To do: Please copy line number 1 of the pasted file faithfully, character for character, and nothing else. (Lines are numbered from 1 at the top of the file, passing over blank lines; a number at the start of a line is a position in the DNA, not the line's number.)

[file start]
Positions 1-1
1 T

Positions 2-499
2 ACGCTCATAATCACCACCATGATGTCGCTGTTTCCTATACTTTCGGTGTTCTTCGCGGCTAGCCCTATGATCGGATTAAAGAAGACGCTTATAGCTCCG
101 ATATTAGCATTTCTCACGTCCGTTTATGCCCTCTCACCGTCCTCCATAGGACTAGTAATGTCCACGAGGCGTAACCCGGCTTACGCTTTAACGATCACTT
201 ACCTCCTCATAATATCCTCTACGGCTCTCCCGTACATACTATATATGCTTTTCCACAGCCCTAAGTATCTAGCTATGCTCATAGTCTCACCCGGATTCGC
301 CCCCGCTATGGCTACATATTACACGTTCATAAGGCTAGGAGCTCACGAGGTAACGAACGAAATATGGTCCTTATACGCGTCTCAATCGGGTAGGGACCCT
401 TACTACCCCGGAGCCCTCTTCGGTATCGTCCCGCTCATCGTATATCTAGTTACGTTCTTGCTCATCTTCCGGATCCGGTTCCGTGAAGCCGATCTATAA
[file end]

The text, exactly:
Positions 1-1